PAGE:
18 year old healthy male developed acute onset of anterior left knee pain after jogging. Due to ongoing pain for several weeks he was evaluated at his local ER and diagnosed with a sprain after a negative X-Ray. As pain persisted, he was then seen by an orthopedic surgeon. And presumptively diagnosed with a torn meniscus. A few weeks later, he was reevaluated at another ER where repeat X-ray revealed a pathologic fracture of the left femur.
He was transferred to our facility. CT imaging showed multiple hepatic masses with the largest measuring 9.5×7.4×8.6 cm, a destructive lesion in the left sacral ala, and an enhancing mass surrounding the proximal left femur. He underwent biopsy and intramedullary nailing of his left femur. Pathology revealed metastatic hepatocellular carcinoma (HCC). Hepatitis B and C serologies were negative, AFP of 121,000 ng/ml. He was recommended to undergo radiation to his bone metastases followed by chemotherapy.
However, he was readmitted 3 weeks later with intractable nausea, vomiting due to gastric outlet obstruction from compression by his hepatic tumor. He underwent hepatic artery chemoembolization followed by continued chemotherapy with cisplatin, doxorubicin, fluorouracil, interferon alfa-2b, and leucovorin. Follow up CT scans 2 months later showed improvement. He continued on chemotherapy for 4 months. Unfortunately, follow up CT scans showed disease progression. He was then initiated on treatment with sorafenib.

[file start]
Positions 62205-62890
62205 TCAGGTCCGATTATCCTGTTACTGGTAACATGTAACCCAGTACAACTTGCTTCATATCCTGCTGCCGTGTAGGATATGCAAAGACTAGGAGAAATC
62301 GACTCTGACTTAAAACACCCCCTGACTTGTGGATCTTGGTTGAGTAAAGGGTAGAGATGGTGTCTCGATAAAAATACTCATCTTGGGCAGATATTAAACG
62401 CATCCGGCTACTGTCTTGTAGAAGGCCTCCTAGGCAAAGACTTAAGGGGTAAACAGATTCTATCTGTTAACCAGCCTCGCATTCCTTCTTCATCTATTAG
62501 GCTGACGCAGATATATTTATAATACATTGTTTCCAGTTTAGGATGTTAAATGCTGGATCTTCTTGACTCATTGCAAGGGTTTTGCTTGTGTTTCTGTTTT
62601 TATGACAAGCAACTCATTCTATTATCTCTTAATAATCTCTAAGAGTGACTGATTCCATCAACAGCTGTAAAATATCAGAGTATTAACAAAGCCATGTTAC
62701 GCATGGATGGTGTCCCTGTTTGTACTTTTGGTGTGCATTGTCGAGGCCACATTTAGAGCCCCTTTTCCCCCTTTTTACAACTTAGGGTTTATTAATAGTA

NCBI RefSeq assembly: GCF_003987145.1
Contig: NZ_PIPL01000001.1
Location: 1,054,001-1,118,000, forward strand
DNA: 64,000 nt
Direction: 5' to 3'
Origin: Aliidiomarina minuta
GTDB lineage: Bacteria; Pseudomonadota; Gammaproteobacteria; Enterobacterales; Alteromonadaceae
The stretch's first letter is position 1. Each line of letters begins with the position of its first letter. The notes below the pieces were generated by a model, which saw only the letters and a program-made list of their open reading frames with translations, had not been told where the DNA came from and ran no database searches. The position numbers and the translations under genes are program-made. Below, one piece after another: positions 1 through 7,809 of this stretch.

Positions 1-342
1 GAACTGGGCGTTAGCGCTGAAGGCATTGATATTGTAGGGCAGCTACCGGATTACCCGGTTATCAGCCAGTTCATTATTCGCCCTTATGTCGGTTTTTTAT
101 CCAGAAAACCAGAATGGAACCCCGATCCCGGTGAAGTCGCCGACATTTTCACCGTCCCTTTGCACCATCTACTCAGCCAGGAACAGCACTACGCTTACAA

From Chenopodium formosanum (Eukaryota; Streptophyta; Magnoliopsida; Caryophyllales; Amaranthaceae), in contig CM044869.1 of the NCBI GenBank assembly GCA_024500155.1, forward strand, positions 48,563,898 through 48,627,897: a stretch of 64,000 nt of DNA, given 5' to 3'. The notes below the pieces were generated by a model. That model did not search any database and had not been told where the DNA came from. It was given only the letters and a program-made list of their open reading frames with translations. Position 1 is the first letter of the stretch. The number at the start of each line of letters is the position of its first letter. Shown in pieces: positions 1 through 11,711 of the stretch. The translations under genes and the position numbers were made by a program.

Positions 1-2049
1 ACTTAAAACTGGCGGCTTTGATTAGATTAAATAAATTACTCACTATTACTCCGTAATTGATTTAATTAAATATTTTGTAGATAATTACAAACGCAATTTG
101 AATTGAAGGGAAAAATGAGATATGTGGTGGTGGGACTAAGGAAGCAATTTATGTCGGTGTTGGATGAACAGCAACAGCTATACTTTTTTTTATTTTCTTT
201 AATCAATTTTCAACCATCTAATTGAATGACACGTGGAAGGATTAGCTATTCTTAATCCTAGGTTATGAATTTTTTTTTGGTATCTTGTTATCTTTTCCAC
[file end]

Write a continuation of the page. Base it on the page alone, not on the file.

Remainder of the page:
In the U.S, cancer is the leading cause of nonaccidental death among adolescents and young adults. The most common types of cancers are lymphoma, sarcoma, leukemia, and testis cancer. GI tract malignancies are rare representing only 4% of all cancers. The annual incidence of HCC in age group 15 to 19 is 1.5 per million. 5 year survival rate in this age group is only 42% as cure requires gross resection. Only 30% of tumors are found to be resectable.
Mortality and survival trends in the U.S. in adolescents with cancer have lagged behind annual improvement in the 5-year survival rate compared with other age groups. Reasons for this include delays in diagnosis due to both patient and physician factors. For physicians, adolescents are not “expected” to have cancer. As a result, clinical suspicion is low and symptoms are often attributed to physical exertion, trauma, or stress. In our patient, diagnosis, despite seeing multiple medical providers, was delayed by 5 months. Adolescents also may delay being seen by a physician or may not give an accurate account of their symptoms.
Physicians must consider cancer as a potential etiology for persistent pain even in adolescents and thus pursue a thorough diagnostic workup. We must be aware that these patients may not only present with symptoms related to their primary site of disease but like our patient have pain related to bone metastases or pathologic fracture.
To cite this abstract:Hill E, Nanjappa S. Pain Just Not a Sprain. Abstract published at Hospital Medicine 2016, March 6-9, San Diego, Calif. Abstract 556. Journal of Hospital Medicine. 2016; 11 (suppl 1). https://www.shmabstracts.com/abstract/pain-just-not-a-sprain/. Accessed July 19, 2019.